Released for Publication June 4, 2015.
ON APPEAL FROM BARREN CIRCUIT COURT. HONORABLE PHILLIP R. PATTON, JUDGE. NO. 2013-CR-00055.
COUNSEL FOR APPELLANT: Jason Apollo Hart, Department of Public Advocacy.
COUNSEL FOR APPELLEE: Jack Conway, Attorney General, Jeanne Deborah Anderson, Assistant Attorney General.
A Barren County Circuit Court jury convicted Jose Lopez (Lopez) of: first-degree unlawful transaction with a minor, third degree rape, incest, and first-degree sexual abuse. The parties subsequently agreed that the convictions for rape and sexual abuse violated Lopez's right to be free from being placed in jeopardy twice for the same criminal activity and dismissed those convictions. The trial court, for reasons discussed below, sentenced Lopez to a total of forty (40) years' imprisonment on the remaining two convictions.
Lopez appeals as a matter of right under Ky. Const. § 110(2) (b) arguing that the trial court committed reversible error: (1) by admitting into evidence Lopez's statement to a detective that was translated by a non-certified translator; (2) by admitting into evidence Lopez's statement and the detective's testimony regarding that statement; (3) by prematurely taking the sentencing determination away from the jury; and (4) by denying Lopez's motion to exclude KRE 404(b) prior bad acts evidence. Having reviewed the record and the parties' arguments, we affirm.
Lopez, who was born in Honduras, traveled to the United States illegally where he married Johanna Lopez (Mrs. Lopez). Mrs. Lopez had a daughter from a previous relationship, Jane, and the couple had three children of their own. The family resided in New York prior to moving to Glasgow, Kentucky in May 2010, where they lived until May 2011, when they moved to Pennsylvania.
Mrs. Lopez testified that in February 2012, while the family was living in Pennsylvania, Lopez and Jane admitted they had been having a sexual relationship for several years. The sexual conduct began in New York when Jane was twelve or thirteen and continued while the family lived in Kentucky in 2010-2011, when Jane was fifteen. After learning of the relationship, Mrs. Lopez and the children returned to Glasgow, Kentucky, without Lopez, who returned to New York.
After returning to Kentucky, Mrs. Lopez came into contact with Kentucky State Police Detective Tim Adams (Detective Adams), who investigated her allegations of rape and sexual abuse regarding her daughter. At the urging of Detective Adams, Mrs. Lopez recorded several phone conversations she had with Lopez, during which Lopez admitted that he had sex with Jane multiple times.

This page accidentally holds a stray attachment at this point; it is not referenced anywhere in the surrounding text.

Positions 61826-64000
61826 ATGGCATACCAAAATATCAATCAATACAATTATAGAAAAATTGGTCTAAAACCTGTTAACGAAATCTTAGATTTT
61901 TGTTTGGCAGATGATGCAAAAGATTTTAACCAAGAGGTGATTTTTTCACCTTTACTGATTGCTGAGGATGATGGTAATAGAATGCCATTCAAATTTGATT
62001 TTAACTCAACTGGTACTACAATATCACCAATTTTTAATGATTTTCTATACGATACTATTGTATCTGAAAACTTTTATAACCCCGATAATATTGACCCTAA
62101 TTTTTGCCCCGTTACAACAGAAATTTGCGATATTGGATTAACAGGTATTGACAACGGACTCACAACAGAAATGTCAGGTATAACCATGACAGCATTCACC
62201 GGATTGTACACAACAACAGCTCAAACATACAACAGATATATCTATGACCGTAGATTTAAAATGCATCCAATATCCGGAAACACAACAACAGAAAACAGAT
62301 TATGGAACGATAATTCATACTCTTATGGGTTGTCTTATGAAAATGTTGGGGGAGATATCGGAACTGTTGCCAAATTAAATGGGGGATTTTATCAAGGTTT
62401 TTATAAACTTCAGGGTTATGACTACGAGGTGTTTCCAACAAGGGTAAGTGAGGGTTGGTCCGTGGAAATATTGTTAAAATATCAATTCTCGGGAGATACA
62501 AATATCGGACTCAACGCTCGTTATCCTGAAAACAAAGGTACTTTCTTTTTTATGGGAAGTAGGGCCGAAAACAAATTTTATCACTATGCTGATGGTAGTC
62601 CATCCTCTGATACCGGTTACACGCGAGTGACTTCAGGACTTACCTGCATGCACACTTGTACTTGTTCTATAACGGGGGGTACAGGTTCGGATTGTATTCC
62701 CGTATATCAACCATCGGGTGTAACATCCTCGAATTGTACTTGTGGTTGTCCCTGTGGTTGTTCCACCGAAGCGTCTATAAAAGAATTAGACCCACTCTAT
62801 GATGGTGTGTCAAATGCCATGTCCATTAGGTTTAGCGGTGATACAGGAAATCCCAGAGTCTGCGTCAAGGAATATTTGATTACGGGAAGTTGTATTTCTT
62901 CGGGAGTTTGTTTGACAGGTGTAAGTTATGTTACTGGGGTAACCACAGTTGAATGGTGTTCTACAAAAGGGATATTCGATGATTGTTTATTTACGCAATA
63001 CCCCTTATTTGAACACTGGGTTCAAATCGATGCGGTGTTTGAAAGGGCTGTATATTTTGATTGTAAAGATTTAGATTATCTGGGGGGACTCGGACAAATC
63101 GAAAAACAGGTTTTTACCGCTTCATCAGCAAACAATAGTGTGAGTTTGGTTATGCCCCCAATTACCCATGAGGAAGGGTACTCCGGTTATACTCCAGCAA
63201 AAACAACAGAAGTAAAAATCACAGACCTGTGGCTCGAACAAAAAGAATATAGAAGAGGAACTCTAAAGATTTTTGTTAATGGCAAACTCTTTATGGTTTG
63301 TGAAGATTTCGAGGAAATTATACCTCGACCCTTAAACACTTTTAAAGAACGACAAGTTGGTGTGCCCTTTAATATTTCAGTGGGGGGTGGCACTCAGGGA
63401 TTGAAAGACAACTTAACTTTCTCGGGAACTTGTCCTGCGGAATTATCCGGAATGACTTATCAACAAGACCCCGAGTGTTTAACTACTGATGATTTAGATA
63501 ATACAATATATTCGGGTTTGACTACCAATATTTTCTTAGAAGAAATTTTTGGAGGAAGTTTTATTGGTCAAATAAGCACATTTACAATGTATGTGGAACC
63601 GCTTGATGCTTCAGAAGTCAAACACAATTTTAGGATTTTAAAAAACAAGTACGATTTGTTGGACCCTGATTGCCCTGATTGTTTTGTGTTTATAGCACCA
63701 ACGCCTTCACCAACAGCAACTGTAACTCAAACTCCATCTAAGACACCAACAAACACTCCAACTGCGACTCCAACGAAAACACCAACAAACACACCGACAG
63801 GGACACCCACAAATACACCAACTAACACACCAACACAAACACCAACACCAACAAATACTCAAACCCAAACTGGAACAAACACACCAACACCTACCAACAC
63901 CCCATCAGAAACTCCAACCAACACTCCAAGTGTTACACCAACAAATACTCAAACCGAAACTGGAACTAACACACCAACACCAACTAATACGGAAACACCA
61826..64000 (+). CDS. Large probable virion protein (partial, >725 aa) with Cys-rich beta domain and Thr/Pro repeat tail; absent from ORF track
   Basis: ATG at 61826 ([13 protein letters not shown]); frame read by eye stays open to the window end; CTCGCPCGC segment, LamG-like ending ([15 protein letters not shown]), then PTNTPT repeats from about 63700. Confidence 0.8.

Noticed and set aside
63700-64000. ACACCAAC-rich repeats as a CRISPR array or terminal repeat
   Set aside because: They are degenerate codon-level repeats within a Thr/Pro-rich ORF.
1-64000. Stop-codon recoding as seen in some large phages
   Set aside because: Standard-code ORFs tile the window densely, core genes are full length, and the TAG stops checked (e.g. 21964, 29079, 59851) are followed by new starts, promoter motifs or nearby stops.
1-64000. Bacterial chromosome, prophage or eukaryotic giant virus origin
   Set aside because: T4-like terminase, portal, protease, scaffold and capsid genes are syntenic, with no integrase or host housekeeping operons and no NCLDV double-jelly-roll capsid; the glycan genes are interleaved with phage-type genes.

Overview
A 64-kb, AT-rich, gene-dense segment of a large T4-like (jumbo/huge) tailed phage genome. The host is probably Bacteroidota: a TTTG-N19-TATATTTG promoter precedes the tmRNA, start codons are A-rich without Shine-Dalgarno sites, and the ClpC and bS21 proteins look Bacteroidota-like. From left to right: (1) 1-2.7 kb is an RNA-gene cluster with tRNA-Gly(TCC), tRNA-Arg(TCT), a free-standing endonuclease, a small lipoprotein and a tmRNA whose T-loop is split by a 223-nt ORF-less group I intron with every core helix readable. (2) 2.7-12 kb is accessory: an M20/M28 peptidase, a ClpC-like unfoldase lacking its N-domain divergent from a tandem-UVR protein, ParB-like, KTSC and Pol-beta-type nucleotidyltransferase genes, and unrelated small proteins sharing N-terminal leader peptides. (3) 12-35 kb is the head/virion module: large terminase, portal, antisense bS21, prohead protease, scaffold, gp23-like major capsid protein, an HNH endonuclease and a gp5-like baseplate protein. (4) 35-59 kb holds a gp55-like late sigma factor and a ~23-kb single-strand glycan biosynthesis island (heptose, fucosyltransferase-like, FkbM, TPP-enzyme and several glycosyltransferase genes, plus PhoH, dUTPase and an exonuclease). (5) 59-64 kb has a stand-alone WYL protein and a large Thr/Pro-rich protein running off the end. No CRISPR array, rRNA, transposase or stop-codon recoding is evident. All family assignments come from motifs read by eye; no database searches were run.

Based on the preceding, Lopez was arrested and extradited to Kentucky where Detective Adams and a translator, Eddie F. Melgar, conducted a recorded interview. Melgar testified at trial that Detective Adams read Lopez his Miranda  rights, which Melgar translated for Lopez. Melgar also testified about his experience as an interpreter; that Lopez understood and waived his Miranda rights; that he believed Lopez answered questions voluntarily; and that his translations were true and accurate. Melgar did not testify regarding the contents of Lopez's statement; however, Detective Adams testified that, based on Melgar's translations, Lopez had admitted to having sex with Jane. Furthermore, over Lopez's objection, the Commonwealth played his recorded statement for the jury.
Based on the preceding, as well as testimony from Jane, the jury convicted Lopez as set forth above. During penalty phase deliberations, and before the parties agreed to dismiss the convictions, the jury was able to reach a verdict on the third-degree rape and first-degree sexual abuse charges; however, after approximately one hour of deliberations, the jurors indicated they could not reach a verdict on the sentences for the remaining two convictions. Pursuant to the Kentucky Rule of Criminal Procedure (RCr) 9.84 and Kentucky Revised Statute (KRS) 532.055(4) the court
then rendered sentences of twenty years' imprisonment each on the unlawful transaction with a minor and incest convictions, with the sentences to run consecutively for a total of forty years. ...